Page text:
The reaction was a mixture of enthusiasm, apathy and antagonism, sadly very few were enthusiastic. The majority of employers accepted they had a responsibility for the provision of safe working conditions and facilities for emergency treatment. The main arguments which were produced against joining were that there was no proven need, that any need that did exist would be met by the NHS. Some considered that anything more than compliance with the Factory Act savoured of pampering employees, and that the cost was more than any small firm could be expected to afford in the absence of any reliable proof of any financial benefit.

In Great Britain one million were known to be absent from work each day because of illness or injury, and this represented 5 percent of the labour force. Some 270 million working days were lost in a year of which 50 per cent were due to minor injuries or illness. If all industrial accidents were recorded and not just those which entailed absence the figures would exceed 50 million working days lost in one year. It had been established that the average cost to industry of working days lost through injury was £300 per incident and minor injuries cost around £25. It was pointed out to firms that the NHS would make no provision for the treatment at the place of work, and was solely concerned with end results, and not with the prevention of injury and disease.

No attempt was made to produce a anything in the nature of a balance sheet by suggesting that there was a ROI model which could show the benefit. Experience in larger firms suggested that industrial health facilities did favour good working relationships. All agreed that there were hidden benefits which were not revealed in the balance sheets. Many firms claimed that accident and sickness rates were negligible, but on enquiry it was found that, intact, no accurate records were kept, particularly for uncertified absence. The need for the investigation of the working environment was rarely appreciated.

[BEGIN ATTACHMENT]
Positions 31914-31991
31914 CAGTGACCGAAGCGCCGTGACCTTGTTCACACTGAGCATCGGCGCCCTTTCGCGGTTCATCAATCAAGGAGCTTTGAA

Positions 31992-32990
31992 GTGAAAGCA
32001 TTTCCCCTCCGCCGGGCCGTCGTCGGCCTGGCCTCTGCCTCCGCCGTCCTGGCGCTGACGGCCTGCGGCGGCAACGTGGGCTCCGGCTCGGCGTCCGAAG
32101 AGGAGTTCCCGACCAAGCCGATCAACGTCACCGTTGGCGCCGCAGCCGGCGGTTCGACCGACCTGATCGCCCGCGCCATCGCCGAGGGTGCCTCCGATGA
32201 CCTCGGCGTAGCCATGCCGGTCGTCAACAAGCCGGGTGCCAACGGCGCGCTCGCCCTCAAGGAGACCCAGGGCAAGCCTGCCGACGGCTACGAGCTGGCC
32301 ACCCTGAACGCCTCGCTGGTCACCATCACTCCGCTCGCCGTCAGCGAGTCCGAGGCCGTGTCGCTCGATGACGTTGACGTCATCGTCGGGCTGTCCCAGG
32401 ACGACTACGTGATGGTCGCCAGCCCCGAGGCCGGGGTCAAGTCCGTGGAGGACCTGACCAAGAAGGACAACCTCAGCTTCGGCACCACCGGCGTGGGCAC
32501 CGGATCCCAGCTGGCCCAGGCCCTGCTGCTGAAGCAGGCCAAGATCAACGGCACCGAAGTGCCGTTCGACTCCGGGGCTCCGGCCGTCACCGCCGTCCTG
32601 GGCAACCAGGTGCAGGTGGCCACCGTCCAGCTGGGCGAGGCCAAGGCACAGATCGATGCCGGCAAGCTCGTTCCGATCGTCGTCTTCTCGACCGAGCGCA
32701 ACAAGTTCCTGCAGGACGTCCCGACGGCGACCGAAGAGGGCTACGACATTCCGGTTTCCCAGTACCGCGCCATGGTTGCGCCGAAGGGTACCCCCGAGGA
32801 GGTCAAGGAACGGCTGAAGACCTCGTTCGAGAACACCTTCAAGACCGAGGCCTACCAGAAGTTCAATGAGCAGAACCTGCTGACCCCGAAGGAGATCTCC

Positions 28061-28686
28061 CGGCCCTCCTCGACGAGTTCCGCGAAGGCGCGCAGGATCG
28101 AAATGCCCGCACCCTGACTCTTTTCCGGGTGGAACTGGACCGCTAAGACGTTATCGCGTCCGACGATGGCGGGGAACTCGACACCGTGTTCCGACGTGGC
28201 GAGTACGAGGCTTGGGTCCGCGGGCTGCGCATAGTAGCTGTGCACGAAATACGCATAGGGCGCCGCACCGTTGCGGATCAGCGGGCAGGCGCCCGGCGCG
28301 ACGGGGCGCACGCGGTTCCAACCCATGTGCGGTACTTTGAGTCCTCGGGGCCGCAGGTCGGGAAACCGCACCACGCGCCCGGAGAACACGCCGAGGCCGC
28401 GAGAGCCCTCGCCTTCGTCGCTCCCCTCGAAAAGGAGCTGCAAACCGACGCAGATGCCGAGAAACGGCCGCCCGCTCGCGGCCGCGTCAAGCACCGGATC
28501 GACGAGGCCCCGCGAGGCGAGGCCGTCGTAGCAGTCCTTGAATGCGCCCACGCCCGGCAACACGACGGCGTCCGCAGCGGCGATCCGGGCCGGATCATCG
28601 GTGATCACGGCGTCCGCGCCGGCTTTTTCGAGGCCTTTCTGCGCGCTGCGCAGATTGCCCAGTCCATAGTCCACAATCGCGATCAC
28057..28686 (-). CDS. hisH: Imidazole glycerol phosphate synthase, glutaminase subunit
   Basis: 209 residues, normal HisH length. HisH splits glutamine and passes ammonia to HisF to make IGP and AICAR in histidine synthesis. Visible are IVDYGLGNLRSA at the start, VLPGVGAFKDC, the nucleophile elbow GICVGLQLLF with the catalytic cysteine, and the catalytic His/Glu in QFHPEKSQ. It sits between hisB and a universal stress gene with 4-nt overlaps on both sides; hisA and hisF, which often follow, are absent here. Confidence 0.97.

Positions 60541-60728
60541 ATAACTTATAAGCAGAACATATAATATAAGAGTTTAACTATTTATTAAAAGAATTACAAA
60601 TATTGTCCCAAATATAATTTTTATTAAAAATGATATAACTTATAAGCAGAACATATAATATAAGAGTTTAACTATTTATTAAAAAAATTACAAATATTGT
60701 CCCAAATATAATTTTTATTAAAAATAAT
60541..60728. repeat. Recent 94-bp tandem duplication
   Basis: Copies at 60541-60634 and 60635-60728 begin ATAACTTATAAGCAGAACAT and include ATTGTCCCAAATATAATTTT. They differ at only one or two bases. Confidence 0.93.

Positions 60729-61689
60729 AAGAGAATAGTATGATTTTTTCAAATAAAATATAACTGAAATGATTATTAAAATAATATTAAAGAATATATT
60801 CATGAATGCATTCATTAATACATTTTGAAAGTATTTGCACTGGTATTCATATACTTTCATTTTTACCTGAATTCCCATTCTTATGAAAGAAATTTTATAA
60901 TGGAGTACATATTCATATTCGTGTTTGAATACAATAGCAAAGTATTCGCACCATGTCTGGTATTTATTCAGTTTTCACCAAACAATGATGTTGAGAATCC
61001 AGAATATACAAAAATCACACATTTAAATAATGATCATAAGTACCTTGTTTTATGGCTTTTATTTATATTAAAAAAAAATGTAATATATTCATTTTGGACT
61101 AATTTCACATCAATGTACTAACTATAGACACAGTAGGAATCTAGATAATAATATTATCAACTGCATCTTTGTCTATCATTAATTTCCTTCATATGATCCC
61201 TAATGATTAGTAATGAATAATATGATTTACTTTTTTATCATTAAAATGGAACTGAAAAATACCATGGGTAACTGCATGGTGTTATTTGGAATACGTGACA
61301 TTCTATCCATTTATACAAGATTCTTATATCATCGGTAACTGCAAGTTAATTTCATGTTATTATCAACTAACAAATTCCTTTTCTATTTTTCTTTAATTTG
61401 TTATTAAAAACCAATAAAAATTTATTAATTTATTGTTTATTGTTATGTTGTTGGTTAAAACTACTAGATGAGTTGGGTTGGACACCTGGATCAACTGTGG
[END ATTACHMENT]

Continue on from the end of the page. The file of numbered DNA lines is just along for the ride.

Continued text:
The Chairman and Medical Director, attended meetings of the Slough Trades Council to explain the project, and to seek the support of the trade unions in the area. At the first meeting the discussion revolved round the question ‘What are the Bosses going to get out of this service’ It was explained that it was hoped the ‘The Bosses’ would get a great deal, namely, the promotion of the health and welfare of individual workers, for whose benefits the scheme was solely intended. The trades council eventually decided to give the service full official support.